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Penguins eliminated from playoff contention, 16-year postseason run ends

Lack of secondary scoring, up-and-down play has Pittsburgh out for first time since 2006

https://www.nhl.com/news/pittsburgh-penguins-eliminated-from-playoff-contention-ending-streak/c-343457926

 

 

The Pittsburgh Penguins failed to make the Stanley Cup Playoffs for the first time since 2006, ending a 16-year postseason run, which was the longest streak in the NHL.

 

The Penguins (40-31-10) were eliminated from contention when the New York Islanders defeated the Montreal Canadiens 4-2 on Wednesday.

 

It's the first time since Sidney Crosby's rookie season that the Penguins did not make the playoffs. It's the first time center Evgeni Malkin and defenseman Kris Letang have missed.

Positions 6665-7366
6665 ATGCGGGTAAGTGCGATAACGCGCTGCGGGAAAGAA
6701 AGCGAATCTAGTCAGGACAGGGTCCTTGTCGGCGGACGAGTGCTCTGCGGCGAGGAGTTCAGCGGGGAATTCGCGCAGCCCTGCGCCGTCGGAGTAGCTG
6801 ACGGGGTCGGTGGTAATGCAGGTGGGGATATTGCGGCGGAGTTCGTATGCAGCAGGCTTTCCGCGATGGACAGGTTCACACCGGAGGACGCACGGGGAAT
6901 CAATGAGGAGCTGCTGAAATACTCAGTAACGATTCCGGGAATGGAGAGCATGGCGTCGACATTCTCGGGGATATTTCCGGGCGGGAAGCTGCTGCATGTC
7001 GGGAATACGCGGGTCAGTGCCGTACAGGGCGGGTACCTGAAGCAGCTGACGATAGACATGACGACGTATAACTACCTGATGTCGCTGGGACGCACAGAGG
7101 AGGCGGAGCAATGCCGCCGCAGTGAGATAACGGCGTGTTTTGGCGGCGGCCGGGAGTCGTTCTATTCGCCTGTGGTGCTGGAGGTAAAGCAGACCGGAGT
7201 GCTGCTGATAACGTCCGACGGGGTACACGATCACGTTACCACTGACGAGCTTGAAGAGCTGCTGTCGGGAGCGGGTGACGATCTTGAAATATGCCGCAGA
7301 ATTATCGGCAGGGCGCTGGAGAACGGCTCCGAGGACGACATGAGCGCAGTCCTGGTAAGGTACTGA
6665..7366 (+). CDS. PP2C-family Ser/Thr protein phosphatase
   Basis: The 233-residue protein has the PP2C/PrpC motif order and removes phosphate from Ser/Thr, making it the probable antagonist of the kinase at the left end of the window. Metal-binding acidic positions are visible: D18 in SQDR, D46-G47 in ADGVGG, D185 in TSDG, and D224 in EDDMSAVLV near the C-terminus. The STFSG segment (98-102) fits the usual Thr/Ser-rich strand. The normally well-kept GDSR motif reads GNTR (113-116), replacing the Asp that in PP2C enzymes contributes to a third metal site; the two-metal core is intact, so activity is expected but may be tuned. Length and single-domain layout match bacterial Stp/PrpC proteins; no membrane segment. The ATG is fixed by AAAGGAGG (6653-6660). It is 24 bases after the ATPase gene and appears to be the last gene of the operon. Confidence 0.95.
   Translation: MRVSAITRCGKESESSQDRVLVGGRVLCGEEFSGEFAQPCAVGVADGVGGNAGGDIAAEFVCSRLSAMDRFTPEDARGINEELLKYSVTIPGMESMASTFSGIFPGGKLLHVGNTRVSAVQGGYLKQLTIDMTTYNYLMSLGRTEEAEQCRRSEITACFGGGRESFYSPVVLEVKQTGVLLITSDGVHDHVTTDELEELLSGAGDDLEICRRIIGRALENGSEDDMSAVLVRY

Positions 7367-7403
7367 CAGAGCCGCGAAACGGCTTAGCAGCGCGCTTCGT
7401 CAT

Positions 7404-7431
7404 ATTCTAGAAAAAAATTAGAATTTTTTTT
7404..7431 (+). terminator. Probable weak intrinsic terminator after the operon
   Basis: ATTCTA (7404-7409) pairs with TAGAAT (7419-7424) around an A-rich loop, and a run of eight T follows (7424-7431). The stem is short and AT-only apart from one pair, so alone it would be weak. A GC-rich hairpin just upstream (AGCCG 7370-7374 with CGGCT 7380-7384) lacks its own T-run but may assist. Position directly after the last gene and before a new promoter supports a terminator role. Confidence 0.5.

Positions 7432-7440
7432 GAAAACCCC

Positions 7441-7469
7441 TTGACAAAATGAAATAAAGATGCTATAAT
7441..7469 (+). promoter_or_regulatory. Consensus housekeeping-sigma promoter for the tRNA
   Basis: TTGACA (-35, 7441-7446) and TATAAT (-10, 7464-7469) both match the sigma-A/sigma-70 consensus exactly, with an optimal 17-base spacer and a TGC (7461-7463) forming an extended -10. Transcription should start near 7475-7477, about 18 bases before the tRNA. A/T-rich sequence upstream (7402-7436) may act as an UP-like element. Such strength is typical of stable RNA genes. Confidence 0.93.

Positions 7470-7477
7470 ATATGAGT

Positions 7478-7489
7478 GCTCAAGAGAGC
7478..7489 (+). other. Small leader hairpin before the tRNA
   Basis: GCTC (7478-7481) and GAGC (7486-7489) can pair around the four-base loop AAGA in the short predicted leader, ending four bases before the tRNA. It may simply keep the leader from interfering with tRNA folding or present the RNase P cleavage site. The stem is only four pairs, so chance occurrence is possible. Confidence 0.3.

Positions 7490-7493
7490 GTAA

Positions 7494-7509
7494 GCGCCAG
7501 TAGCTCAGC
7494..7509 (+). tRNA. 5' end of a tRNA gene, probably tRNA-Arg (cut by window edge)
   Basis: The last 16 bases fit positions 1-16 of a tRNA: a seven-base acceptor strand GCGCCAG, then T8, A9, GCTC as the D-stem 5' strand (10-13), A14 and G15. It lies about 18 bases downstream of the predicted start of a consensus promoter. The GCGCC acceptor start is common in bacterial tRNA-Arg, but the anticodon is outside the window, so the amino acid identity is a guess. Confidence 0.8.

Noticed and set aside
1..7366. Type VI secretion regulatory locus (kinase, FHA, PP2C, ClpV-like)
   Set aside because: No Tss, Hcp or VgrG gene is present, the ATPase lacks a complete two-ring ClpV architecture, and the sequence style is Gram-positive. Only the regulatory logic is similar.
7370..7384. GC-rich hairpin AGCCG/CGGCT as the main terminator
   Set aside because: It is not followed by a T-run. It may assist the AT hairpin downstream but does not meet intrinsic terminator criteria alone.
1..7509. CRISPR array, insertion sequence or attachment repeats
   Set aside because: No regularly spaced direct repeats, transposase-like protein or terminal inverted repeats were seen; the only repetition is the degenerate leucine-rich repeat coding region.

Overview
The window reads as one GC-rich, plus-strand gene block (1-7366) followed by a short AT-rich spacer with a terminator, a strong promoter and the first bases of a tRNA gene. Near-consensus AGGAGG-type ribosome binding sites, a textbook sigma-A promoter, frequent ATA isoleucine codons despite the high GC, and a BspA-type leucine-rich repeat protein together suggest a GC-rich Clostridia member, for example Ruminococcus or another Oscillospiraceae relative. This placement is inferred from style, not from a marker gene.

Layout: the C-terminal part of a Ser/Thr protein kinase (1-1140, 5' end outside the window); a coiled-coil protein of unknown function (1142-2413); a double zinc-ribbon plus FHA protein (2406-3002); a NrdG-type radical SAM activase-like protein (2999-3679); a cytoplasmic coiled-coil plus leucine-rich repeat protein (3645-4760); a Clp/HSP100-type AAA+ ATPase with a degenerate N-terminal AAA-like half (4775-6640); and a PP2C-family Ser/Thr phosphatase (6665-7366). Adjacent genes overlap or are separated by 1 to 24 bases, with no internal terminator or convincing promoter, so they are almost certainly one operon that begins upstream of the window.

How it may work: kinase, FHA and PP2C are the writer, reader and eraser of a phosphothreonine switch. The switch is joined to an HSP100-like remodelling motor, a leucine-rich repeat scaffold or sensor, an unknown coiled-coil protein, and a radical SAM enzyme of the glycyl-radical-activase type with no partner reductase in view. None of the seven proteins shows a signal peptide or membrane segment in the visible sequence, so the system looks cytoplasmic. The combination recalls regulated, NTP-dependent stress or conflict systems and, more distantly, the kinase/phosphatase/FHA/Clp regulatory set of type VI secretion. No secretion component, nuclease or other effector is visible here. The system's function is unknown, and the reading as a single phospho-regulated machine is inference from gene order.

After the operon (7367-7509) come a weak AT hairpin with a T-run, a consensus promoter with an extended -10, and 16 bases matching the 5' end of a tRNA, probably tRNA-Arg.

Pittsburgh played 190 playoff games and won 103 from 2007-22, the most in the NHL in each statistical category. The Penguins reached the Stanley Cup Final in 2008, and won the Stanley Cup in 2009, 2016 and 2017.

 

Here is a look at what happened in the 2022-23 season for the Penguins and why things could be better next season.

 

The skinny

 

Potential unrestricted free agents: Tristan Jarry, G; Dmitry Kulikov, D; Brian Dumoulin, D; Nick Bonino, F; Josh Archibald, F; Jason Zucker, F; Danton Heinen, F

Potential restricted free agents: Ryan Poehling, F; Alex Nylander, F; Drew O'Connor, F

Potential 2023 Draft picks: 6

 

What went wrong

 

Lack of secondary scoring: The Penguins' top six forwards -- Jake Guentzel (35 goals), Crosby (33), Rickard Rakell (28), Malkin (27), Zucker (27) and Bryan Rust (20) -- have accounted for 66 percent of the team's total goals (170 of 259). The only other two players in double digits in goals are Jeff Carter (13) and Letang (11). None of Pittsburgh's defensemen have at least 40 points (Letang has 39 in 63 games). Entering Wednesday, the Penguins were 28th in goals from defensemen (29) and 23rd in points from defensemen (162).